Upon eclosion from the pupal case, the cuticle of insects undergoes a crucial transition from soft and white to harder and darker (Rajpurohit et al., 2021). Importantly, sclerotisation and melanisation of the cuticle are reported to coincide with a strong increase in symbiont titre within the first week post-eclosion in O. surinamensis (Engl et al., 2020) and in Sitophilus oryzae (Vigneron et al., 2014), indicating a particular need for the symbiont during cuticle formation. The impact of the symbionts on cuticle development is due to the provisioning of tyrosine precursors in both O. surinamensis (Kiefer et al., 2021) and S. oryzae (Oakeson et al., 2014; Vigneron et al., 2014), which are in high demand to produce cuticular proteins, melanin, and catecholamines used for sclerotisation (Noh et al., 2016). Concordantly, we observed a significant influence of symbiont presence and age on both melanisation and cuticle thickness during the first 7 days post-eclosion (Figs 1 and 2). Symbiotic beetles were able to rapidly develop their cuticle by increasing thickness and melanisation, while this development was slower in aposymbiotic beetles, with their cuticle never reaching the same thickness or melanisation as that of their symbiotic counterparts. Thus, symbiont-mediated cuticle biosynthesis enables symbiotic beetles to build up their cuticle more rapidly (see also Hirota et al., 2017). We then investigated how this differential rate at which the cuticle develops in symbiotic and aposymbiotic O. surinamensis impacts the beetles’ ability to cope with predators and fungal pathogens that need to breach the cuticle for successful attack.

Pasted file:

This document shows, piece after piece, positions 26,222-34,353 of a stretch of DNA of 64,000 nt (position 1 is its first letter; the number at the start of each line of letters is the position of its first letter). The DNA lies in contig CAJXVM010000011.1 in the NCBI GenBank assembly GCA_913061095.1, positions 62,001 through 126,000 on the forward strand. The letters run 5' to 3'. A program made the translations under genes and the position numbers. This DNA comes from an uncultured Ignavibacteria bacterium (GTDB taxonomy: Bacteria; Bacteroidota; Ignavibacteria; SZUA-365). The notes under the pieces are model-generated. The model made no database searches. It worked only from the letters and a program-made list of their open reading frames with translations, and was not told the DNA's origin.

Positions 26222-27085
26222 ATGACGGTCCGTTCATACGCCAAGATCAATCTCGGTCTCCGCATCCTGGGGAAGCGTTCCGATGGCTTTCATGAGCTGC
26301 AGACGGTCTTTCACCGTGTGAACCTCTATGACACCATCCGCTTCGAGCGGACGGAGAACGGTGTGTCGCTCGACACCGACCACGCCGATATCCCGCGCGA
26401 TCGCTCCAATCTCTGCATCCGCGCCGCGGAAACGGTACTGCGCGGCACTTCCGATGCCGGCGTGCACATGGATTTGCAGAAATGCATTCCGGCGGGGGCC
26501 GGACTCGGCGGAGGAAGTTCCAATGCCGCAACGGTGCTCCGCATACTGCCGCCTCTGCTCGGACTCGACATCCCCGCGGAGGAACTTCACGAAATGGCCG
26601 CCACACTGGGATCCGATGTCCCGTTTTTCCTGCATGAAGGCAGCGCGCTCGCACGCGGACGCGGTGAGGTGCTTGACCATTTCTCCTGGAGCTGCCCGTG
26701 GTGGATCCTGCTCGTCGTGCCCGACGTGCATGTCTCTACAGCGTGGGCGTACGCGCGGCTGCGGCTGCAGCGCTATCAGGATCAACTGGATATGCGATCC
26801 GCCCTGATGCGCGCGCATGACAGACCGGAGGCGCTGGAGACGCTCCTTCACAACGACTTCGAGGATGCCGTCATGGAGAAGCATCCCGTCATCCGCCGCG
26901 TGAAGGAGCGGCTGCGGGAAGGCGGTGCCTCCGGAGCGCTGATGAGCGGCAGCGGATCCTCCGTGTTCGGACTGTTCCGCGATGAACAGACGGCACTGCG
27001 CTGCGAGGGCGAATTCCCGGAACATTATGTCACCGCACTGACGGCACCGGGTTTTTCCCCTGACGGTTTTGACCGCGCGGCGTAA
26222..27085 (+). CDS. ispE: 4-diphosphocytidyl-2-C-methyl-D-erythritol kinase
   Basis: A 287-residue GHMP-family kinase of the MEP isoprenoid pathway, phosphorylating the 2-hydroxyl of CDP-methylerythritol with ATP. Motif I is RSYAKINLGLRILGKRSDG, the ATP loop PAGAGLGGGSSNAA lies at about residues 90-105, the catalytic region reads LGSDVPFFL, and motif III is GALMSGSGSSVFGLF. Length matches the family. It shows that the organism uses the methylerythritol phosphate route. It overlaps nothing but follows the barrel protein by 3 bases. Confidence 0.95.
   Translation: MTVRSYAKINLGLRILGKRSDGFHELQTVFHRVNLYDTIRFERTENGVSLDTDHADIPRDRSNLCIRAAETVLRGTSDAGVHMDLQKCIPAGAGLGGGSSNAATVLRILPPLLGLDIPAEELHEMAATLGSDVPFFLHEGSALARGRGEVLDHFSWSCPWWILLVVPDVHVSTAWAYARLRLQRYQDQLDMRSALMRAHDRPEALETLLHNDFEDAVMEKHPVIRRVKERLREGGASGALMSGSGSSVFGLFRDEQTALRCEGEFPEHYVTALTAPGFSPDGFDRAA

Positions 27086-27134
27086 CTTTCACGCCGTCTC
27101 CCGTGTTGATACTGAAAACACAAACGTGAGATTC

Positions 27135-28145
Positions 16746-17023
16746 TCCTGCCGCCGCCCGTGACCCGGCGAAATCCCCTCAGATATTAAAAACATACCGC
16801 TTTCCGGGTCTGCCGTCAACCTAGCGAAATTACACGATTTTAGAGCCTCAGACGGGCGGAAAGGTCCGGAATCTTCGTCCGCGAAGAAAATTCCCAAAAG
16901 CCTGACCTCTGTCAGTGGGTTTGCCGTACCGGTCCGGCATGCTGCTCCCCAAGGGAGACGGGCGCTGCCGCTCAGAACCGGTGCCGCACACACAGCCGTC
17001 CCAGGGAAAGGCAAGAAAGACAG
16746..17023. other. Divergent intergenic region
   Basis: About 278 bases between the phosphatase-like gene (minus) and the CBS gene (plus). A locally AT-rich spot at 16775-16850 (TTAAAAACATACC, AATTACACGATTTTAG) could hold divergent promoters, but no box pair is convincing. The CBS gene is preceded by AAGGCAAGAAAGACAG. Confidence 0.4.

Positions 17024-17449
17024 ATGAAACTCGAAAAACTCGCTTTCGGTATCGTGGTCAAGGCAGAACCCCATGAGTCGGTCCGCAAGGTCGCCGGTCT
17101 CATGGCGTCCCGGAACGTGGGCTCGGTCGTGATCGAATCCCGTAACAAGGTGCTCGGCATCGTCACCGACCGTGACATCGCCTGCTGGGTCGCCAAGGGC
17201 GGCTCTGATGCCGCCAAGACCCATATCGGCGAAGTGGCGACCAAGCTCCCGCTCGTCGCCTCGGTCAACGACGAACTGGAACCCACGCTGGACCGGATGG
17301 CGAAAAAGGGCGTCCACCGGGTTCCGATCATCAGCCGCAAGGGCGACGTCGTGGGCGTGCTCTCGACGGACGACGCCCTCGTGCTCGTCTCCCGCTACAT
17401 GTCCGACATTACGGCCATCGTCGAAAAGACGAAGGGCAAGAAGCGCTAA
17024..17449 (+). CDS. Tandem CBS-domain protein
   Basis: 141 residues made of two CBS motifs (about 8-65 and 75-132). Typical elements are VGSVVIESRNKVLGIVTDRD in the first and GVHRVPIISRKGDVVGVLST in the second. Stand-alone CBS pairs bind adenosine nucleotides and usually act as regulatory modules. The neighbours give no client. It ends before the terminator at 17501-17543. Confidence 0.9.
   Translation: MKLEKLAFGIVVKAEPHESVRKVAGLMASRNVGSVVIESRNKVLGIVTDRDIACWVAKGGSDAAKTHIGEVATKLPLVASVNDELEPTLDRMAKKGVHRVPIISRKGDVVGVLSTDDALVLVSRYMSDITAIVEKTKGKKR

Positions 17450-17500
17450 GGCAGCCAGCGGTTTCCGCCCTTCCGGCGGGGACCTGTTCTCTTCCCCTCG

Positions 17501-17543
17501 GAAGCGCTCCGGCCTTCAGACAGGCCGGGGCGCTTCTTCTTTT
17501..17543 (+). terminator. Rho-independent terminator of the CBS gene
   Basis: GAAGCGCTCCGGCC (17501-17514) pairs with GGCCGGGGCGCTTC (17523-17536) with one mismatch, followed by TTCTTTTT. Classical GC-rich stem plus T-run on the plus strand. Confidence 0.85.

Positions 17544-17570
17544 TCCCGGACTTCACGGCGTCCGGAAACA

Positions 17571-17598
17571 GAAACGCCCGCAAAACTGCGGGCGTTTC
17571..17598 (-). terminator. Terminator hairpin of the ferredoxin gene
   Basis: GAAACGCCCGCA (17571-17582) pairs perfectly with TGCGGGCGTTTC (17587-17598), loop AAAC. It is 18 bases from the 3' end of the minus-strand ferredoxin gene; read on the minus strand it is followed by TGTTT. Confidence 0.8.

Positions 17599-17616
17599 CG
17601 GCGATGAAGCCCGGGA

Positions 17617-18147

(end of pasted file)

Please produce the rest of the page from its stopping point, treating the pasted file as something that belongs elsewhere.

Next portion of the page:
The outcome of an adult beetle's encounter with a wolf spider was significantly influenced by symbiont presence or absence, with an overall higher survival probability in symbiotic beetles when compared with aposymbiotic beetles (Fig. 3). For successful predation, wolf spiders must execute a prey capture sequence that involves delivering a venom that ultimately paralyses the prey and begins the process of extra-oral digestion (Eggs et al., 2015). Thus, the low survival probability noted in aposymbiotic beetles is probably due to the reduced thickness of the cuticle, which enhances the spider's chances of successfully biting through the cuticle and injecting venom. Enhanced cuticle thickness was previously also described for symbiotic as compared with aposymbiotic beetle larvae (Engl et al., 2018), which probably explains the significantly longer spider handling times observed in symbiotic larvae, as we found no significant difference in mass between symbiotic and aposymbiotic larvae (Fig. 4). Changes in cuticular traits with progression in cuticle development were concordantly reflected in the strong age effect on adult beetle survival outcome, with survival probability increasing with a progression in age for both symbiotic and aposymbiotic beetles. However, the survival probability of symbiotic beetles increased earlier, reaching 50% around day 3, while aposymbiotic beetles achieved the same level of survival probability 2–3 days later. Similarly, Wang et al. (2018) observed that in Pachyrhynchus sarcitis kotoensis weevils, mature (‘hard’) weevils survived predatory attacks by Japalura swinhonis lizards, while young (‘soft’) weevils were easily consumed. Interestingly, symbiont-mediated provisioning of tyrosine precursors has been reported in the congeneric species Pachrhynchus infernalis (Anbutsu et al., 2017); thus, the escape of Pachyrhynchus weevils from the vulnerable post-eclosion period may also be accelerated by bacterial symbionts.